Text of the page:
The startup is now looking on strengthening the product market fit and scaling up. ”Today we have a presence in the US and European markets and have been able to strike partnerships with leading companies. We are looking forward to deployments and paid POCs in the coming months.”

Prakshep

Monitoring of agricultural land for timed crop growth is a growing challenge for farmers and agriculture landowners. Prakshep, an agriculture data science company, is helping progressive farmers to better manage their small landholdings. With support from QDIC mentors, the startup has developed GAJA - a live autonomous farm surveillance solution that provides real time hybrid hyperspectral imaging backed by the pool of neural networks. “Through GAJA, we intend to provide the power of our satellite-ground hybrid neural networks to farmers and field operators on location and monitor farm activities live,” shares Sameer Kumar, Co-Founder Prakshep. The startup has been working on developing meaningful automation solutions for spraying, harvesting and land preparation.

The team leveraged Qualcomm Snapdragon 660 (SD660) for GAJA. “With SD660, we created an autonomous real time hybrid of multispectral images augmenting satellites to enable a larger area of vision. In addition, the platform scores high on feasibility and durability when it comes to the solution being easy to comprehend by the farming community.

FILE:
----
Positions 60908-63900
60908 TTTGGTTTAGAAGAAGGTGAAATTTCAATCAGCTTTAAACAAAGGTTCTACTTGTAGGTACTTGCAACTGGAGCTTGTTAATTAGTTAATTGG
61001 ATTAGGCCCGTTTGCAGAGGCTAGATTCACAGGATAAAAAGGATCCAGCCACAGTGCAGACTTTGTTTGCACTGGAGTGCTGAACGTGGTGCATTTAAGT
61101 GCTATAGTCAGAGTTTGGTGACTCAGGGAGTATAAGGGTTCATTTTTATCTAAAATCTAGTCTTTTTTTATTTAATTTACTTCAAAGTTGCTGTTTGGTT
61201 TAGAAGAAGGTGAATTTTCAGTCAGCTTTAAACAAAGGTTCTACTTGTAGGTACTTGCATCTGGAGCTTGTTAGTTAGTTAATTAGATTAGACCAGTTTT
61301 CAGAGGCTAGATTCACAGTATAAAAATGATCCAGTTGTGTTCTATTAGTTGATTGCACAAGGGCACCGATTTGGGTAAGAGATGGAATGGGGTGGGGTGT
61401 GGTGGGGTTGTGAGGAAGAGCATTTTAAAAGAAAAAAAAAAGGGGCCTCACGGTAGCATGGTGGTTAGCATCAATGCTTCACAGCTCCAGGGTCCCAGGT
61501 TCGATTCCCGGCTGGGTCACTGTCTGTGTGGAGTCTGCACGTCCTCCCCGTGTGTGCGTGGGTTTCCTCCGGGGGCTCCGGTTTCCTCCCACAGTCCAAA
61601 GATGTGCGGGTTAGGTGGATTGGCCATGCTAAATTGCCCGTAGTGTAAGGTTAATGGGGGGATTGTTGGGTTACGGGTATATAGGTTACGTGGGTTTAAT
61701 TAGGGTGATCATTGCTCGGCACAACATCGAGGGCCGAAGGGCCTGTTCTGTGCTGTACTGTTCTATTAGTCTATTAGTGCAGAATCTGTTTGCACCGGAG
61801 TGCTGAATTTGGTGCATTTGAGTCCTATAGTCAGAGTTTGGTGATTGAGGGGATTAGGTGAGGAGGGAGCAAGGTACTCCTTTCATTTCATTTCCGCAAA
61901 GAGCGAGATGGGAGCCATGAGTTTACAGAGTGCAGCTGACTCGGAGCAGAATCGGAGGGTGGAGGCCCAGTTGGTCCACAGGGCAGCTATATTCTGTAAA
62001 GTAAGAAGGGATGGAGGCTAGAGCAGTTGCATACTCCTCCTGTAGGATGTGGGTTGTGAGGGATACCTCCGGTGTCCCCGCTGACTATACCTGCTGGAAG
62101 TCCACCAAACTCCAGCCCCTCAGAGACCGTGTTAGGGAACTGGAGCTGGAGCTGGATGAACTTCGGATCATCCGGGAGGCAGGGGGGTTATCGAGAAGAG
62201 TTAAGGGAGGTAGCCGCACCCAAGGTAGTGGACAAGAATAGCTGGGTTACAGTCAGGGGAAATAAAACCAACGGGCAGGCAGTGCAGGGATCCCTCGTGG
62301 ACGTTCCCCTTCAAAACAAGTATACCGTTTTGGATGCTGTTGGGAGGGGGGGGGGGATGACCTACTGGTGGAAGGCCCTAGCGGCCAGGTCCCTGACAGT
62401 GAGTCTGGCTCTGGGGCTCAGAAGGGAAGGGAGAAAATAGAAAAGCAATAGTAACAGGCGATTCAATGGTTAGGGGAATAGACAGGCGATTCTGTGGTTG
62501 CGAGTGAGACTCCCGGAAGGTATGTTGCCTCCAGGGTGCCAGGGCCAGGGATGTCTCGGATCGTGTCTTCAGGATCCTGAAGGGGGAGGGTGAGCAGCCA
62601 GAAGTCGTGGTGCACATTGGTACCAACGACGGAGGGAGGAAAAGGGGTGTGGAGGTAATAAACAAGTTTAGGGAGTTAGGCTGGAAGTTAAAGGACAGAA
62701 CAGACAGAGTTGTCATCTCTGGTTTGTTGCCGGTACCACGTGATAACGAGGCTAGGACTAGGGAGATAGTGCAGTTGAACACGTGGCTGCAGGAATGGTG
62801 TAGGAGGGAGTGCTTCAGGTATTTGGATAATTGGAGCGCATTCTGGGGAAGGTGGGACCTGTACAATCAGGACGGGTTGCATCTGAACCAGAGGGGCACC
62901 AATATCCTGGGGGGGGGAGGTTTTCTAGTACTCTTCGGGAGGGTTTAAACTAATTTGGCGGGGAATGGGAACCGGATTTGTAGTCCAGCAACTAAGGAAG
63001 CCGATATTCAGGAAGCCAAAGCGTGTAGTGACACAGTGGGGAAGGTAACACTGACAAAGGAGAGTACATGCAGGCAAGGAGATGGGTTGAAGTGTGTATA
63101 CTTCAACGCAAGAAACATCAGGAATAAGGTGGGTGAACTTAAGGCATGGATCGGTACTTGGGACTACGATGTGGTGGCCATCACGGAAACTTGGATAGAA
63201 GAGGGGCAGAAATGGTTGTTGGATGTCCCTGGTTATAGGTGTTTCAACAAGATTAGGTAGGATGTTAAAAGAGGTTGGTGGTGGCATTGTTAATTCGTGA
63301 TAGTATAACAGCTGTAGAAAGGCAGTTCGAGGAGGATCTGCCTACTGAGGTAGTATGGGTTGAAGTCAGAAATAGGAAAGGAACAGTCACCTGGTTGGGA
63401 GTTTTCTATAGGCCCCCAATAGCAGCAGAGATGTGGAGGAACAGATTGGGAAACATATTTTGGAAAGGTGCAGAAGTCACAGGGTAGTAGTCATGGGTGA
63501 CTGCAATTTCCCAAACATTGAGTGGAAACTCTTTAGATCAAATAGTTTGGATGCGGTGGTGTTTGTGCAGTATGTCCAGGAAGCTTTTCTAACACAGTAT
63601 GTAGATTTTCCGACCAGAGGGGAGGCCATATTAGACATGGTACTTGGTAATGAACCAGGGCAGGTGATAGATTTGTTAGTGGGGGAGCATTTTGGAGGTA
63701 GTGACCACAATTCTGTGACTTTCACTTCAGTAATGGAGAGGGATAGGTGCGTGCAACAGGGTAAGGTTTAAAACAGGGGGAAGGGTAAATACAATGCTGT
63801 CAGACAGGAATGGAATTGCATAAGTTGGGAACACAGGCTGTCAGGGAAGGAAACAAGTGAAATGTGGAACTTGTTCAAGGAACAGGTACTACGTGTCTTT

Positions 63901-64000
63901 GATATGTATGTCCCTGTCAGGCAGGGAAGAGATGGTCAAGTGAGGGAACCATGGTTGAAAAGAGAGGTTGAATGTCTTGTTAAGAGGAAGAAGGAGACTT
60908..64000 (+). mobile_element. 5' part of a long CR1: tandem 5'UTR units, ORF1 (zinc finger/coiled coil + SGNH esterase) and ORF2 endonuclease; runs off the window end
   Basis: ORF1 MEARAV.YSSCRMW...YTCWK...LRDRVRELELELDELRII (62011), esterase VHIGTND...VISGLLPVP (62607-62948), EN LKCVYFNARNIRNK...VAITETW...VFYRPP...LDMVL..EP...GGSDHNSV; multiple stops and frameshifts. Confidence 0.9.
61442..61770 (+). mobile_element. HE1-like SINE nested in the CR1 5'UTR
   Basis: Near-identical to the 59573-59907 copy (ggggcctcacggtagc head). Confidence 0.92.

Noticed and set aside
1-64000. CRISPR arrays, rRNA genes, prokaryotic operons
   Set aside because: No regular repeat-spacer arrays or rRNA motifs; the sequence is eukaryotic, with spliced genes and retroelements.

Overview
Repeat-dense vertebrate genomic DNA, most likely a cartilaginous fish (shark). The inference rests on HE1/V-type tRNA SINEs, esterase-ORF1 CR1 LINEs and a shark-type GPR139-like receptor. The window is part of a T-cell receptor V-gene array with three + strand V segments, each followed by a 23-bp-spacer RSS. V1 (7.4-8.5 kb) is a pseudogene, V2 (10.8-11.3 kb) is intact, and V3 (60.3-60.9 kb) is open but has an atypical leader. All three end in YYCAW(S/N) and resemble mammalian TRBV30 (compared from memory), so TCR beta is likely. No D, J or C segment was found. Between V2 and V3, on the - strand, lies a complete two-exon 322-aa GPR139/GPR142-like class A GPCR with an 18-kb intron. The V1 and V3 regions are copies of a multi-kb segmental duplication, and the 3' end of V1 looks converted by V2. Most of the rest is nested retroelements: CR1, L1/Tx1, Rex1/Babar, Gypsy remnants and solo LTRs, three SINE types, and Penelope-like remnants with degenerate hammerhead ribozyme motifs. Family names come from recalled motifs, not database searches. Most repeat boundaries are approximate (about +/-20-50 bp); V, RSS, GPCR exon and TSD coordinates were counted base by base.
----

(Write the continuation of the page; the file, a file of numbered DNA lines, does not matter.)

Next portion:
Close to 1.4 million agricultural farms today leverage Prakshep’s live autonomous farm surveillance system, given the mobility challenges brought about by the pandemic. The startup is working towards creating a super model where all the agricultural land of India is monitored and reports of the stressed or damaged crops is shared with farmgate operators in real-time to ensure controlled and timely spraying of fertilisers and pesticides. “They are also able to leverage our logistics planning services to optimise the cost and input planning for lesser input requirements per acre. Timed availability of autonomous surveillance helps in faster control actions, increasing yield while limiting the residues”, concludes Sameer.

The potential and on-ground challenges for hardware and IoT startups in India

While the pandemic has provided a momentum for hardware IoT startups addressing key challenges across sectors, the startups say the challenges continue to persist. “Startups in the sector are still required to do the heavy lifting. In addition to the lack of awareness of the nuances of different offerings, risk capital, skilled engineers, the reliance on imports continues to be a key challenge,” shares Venkatesh. Lalit agrees, “Even to build a small prototype, there is reliance on import.” However, he adds, “In spite of these challenges, we are witnessing the growth of startups offering impactful hardware and IoT products and solutions.”

It is here that Qualcomm, with the Qualcomm Design in India Programme, of which QDIC is a part, has been playing a pivotal role for the last five years. By providing access to tech platforms, financial grants, industry exposure, IP support, QDIC has been positively impacting the product ecosystem of design and enhancing the manufacturing capabilities of Indian startups and businesses.